The King County Council is poised to adopt an income-based fare program to be used on King County Metro services. On Wednesday, the county council’s Mobility and Environment Committee passed an ordinance and motion that would would give Metro the authority to offer free or further reduced fare options to qualifying riders. The income-based fare program is contingent on additional appropriations funding from the county council.
Metro currently participates in the ORCA Lift program, which offers standard reduced fares for individuals who have household incomes up to 200% of the federal poverty line. Those fares are set at $1.50 per ride or the equivalent monthly ORCA pass.
Under the initial income-based fare program, individuals would need to meet several pieces of criteria to participate. The first criteria is being part of a household with income less than 80% of the federal poverty line. The second criteria is enrollment in one or more of six state social welfare programs, such as Supplemental Security Income and Pregnant Women Assistance, that have the same income eligible threshold. Approximately 54,000 individuals in King County could qualify for the program based upon the eligibility criteria out of 140,000 people who have household incomes below 80% of the federal poverty line.
The income-based fare program would give participants transit passes that fully cover the cost of Metro services, but the passes might only cover a portion of other fares otherwise due to other transit providers where a pass is used. Services fully covered by the pass will be all Metro buses, Access, Trailhead Direct, Via, King County Water Taxi, Seattle Streetcar, and Seattle Monorail. Sound Transit has not yet committed to participating in the program. Other ORCA Lift-participating transit agencies will receive a partial subsidy, but additional fare may need to paid out of the ORCA E-purse and non-ORCA Lift-participating transit agencies will charge full fares. Beneficiaries of the income-based fare program will need to be aware of the restrictions and Metro will work to communicate those.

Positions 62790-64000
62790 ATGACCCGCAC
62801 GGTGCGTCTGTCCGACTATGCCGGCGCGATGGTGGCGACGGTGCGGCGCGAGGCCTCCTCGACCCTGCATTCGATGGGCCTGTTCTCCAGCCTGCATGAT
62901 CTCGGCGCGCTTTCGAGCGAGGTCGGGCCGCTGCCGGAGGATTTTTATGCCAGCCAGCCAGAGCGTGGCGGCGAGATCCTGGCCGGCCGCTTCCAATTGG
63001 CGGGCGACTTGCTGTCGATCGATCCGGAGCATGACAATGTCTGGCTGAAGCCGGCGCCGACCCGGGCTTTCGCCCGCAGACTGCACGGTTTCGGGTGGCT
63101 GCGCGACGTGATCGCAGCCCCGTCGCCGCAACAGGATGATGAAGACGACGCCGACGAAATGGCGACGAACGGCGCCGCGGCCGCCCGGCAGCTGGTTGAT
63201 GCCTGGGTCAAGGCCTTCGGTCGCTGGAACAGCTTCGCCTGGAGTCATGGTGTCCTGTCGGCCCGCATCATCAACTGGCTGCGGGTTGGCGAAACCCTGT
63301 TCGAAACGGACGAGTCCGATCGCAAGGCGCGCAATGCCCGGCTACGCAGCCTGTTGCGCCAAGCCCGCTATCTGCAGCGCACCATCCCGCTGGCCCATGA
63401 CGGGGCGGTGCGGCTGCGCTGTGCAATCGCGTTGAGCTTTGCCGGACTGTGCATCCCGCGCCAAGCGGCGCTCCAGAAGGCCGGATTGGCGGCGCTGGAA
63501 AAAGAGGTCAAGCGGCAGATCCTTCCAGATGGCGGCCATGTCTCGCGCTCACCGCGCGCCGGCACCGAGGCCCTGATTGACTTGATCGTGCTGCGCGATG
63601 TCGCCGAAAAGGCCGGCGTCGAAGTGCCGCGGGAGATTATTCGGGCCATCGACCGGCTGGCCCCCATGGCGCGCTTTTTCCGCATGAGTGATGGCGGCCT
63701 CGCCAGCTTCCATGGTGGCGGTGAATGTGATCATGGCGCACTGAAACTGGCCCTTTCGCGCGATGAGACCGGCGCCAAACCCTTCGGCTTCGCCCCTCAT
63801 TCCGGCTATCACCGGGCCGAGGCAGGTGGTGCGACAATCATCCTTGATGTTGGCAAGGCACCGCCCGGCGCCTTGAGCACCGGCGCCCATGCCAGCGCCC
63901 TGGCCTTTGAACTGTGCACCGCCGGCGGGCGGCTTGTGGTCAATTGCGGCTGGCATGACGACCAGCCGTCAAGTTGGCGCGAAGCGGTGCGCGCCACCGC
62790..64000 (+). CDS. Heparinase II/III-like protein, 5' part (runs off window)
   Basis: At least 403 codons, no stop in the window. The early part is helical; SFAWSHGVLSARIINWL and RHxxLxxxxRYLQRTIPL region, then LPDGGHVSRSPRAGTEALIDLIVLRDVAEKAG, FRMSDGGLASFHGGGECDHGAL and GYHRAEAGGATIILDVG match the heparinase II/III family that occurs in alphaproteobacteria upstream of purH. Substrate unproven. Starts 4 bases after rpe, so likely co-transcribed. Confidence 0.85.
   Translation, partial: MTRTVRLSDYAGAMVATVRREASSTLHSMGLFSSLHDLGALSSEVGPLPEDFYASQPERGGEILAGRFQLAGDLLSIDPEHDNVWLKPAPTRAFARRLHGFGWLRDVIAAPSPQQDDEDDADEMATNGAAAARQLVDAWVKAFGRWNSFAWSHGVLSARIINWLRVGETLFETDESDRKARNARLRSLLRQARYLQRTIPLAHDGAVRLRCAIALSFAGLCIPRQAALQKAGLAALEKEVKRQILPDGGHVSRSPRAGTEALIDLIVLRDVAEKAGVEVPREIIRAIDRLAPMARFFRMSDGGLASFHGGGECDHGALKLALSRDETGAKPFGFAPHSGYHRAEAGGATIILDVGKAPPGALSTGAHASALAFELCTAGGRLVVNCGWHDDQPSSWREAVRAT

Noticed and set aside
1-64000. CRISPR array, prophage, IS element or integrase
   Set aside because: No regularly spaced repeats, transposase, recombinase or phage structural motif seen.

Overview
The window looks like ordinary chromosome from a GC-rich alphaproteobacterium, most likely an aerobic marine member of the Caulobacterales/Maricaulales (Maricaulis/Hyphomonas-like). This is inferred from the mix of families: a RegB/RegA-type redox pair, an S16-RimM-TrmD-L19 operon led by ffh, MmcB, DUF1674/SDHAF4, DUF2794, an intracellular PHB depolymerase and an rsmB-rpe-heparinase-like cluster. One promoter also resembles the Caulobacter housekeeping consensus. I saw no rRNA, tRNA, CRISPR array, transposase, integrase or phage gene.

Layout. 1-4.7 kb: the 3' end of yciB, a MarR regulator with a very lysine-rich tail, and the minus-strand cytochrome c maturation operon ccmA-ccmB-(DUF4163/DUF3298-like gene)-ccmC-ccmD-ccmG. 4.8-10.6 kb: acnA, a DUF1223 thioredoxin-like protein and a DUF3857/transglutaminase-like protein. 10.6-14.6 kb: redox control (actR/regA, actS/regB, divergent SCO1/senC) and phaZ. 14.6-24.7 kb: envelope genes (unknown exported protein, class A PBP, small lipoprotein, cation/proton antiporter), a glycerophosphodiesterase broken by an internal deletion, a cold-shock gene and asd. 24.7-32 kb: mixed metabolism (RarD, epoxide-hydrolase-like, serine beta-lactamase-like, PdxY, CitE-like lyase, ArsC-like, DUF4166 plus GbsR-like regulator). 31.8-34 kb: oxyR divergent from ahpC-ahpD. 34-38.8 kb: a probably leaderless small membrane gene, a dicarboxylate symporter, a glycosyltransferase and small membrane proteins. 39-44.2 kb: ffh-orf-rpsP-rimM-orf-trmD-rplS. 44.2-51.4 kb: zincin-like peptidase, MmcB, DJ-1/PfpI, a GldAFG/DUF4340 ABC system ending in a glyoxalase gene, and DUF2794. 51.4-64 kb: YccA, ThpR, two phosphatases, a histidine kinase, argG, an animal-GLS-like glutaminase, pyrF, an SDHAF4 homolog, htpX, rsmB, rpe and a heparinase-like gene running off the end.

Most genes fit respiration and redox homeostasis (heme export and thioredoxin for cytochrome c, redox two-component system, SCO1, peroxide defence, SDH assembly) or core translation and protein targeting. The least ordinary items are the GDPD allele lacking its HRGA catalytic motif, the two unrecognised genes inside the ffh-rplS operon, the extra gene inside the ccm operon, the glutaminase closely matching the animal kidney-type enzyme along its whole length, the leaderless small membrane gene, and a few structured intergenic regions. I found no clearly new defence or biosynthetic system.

Administering the program is estimated to cost $30 million this year since the start-up period may take awhile. Over the next two years, the program costs are projected to rise to about $40 million per year. However, those costs are largely offset by revenues from the fares paid by transit pass use with about three-quarters being recovered.
Ongoing program evaluation will be carried out as it technically falls into a pilot program. Annual evaluations will need to be provided at least through 2024. The county council hopes to get information on how many people are participating and how often they make trips as well as mobility outcomes for participants and program costs. The evaluation reports could also come with recommendations on how to improve program performance.
The program is anticipated to be launched this summer, perhaps by July. The county council must still approve the authorizing ordinance and motion, which should happen soon.
We hope you loved this article. If so, please consider subscribing or donating. The Urbanist is a non-profit that depends on donations from readers like you.